- Gwinnett Medical Center
Tips for summertime from Gwinnett Medical Center
Tips for summertime from Gwinnett Medical Center
Gwinnett Medical Center receives American Heart Association’s Mission: Lifeline Silver Quality Achievement Award for heart attack care
Award demonstrates GMC’s commitment to care for heart attack patients
Lawrenceville - Gwinnett Medical Center (GMC) has received the American Heart Association’s Mission: Lifeline® Silver Receiving Quality Achievement Award. The award recognizes GMC’s commitment and success in implementing an exceptional standard of care for heart attack patients.
Each year in the United States, nearly 300,000 people have a STEMI, or ST-segment elevation myocardial infarction, the most severe form of heart attack. A STEMI occurs when a blood clot completely blocks an artery to the heart. To prevent death, it’s critical to immediately restore blood flow, either by surgically opening the blocked vessel or by giving clot-busting medication.
Hospitals involved in Mission: Lifeline are part of a system that makes sure STEMI patients get the right care they need, as quickly as possible. Mission: Lifeline focuses on improving the system of care for these patients and at the same time improving care for all heart attack patients.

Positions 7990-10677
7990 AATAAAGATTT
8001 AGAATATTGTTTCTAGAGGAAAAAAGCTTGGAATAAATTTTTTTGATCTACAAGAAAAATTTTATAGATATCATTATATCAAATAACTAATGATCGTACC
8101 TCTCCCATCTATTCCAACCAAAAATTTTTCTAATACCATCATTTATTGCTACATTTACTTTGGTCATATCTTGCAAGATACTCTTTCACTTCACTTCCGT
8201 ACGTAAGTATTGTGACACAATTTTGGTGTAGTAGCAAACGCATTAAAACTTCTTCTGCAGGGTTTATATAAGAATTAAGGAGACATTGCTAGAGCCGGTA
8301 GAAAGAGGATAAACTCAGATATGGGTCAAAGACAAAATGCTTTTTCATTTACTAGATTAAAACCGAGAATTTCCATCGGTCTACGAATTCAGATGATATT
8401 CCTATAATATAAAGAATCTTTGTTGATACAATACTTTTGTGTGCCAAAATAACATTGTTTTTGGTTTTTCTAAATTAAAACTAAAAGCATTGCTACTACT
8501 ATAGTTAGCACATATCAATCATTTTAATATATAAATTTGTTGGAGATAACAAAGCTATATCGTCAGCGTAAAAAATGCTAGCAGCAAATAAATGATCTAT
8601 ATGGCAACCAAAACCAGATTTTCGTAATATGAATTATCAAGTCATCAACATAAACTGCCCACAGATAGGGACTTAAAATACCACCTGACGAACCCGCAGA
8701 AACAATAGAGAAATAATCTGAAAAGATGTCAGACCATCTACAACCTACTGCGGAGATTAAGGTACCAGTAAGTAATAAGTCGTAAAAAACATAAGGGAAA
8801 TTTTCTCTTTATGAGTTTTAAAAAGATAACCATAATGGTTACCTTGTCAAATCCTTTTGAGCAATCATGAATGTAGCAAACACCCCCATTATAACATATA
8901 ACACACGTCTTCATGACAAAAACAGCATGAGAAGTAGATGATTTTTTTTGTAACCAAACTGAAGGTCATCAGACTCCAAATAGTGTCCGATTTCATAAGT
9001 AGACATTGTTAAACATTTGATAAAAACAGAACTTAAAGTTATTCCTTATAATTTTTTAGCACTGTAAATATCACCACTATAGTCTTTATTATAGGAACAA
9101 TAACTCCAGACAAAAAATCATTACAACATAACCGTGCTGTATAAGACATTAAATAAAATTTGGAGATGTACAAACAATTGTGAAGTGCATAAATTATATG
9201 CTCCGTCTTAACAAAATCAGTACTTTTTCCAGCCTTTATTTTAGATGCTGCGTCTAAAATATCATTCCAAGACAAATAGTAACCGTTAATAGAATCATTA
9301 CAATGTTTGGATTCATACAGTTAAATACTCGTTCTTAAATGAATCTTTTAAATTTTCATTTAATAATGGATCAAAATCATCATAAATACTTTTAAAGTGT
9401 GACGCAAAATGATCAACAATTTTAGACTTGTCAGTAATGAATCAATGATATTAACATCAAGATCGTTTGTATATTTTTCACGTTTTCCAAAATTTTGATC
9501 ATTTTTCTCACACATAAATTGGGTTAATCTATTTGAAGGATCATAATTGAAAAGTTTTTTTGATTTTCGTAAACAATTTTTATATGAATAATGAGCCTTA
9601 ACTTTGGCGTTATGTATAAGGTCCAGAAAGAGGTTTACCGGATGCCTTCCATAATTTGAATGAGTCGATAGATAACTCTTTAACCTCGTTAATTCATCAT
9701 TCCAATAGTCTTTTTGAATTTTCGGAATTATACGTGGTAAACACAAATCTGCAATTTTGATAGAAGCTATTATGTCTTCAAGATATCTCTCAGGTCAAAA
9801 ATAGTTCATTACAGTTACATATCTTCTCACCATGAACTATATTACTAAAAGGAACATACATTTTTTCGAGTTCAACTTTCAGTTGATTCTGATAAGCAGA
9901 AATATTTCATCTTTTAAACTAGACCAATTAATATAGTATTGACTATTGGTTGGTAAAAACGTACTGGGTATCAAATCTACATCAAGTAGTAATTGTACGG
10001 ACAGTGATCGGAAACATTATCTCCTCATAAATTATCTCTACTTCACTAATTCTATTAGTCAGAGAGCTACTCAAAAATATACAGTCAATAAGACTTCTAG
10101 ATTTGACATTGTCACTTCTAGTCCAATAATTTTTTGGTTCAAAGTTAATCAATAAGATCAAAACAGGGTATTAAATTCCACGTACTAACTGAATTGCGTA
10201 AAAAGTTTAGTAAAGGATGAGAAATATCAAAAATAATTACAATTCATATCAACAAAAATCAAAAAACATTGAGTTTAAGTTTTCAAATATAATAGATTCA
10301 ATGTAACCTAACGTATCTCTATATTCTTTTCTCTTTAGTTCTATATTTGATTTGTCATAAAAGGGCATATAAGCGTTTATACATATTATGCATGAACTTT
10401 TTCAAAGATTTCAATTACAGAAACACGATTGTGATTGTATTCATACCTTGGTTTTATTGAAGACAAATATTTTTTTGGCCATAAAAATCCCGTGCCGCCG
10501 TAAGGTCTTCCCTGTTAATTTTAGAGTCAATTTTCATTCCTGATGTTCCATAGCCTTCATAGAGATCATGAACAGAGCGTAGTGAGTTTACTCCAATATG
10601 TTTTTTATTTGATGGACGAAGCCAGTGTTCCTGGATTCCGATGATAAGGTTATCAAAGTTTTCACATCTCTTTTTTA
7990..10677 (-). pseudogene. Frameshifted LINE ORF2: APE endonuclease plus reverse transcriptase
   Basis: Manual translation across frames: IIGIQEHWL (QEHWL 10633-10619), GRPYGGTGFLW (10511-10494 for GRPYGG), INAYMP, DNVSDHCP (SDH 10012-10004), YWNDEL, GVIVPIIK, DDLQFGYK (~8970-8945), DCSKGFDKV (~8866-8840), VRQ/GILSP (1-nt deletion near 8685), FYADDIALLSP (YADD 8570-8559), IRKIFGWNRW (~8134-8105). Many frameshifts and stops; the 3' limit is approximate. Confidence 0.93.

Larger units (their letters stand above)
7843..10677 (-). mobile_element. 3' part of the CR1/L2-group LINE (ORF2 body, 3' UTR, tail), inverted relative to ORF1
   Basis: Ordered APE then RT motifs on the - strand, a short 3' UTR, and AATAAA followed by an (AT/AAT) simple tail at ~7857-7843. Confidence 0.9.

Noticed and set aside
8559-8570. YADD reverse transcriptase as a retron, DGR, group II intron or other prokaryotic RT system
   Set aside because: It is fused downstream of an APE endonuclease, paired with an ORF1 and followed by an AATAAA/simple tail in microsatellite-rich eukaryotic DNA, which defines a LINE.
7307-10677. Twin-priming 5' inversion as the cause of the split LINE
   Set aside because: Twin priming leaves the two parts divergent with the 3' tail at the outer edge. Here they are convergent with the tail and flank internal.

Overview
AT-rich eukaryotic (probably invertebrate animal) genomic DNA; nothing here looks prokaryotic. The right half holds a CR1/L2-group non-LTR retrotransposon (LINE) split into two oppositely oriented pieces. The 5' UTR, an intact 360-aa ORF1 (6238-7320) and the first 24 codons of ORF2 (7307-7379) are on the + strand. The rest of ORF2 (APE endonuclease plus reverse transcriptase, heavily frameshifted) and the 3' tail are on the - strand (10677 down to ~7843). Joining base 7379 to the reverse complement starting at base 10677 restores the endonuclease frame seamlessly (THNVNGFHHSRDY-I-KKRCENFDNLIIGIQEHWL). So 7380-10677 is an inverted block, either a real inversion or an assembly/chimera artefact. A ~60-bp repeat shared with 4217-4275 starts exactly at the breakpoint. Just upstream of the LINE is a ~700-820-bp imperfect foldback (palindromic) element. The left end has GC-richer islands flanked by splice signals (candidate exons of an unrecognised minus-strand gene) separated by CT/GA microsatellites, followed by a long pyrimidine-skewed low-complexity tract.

As a “STEMI Receiving Hospital,” GMC meets high standards of performance in quick and appropriate treatment of STEMI patients to open the blocked artery. Before they are discharged, patients are started on aggressive risk reduction therapies such as cholesterol-lowering drugs, aspirin, ACE inhibitors and beta-blockers and they receive smoking cessation counseling if needed. Hospitals must adhere to these guidelines-based measures at a set level for a designated period of time to be eligible for the achievement awards.
“With our full continuum of cardiac care – beginning even before a patient arrives in our emergency department and continuing throughout the Strickland Heart Center,” said GMC President and CEO Phil Wolfe, “we are dedicated to making our cardiac services among the best in the country. The American Heart Association’s Mission: Lifeline program is helping us accomplish that by making it easier for our professionals to improve the outcomes of our cardiac patients. We are pleased to be recognized for our dedication and achievements in cardiac care, and I am very proud of our team.”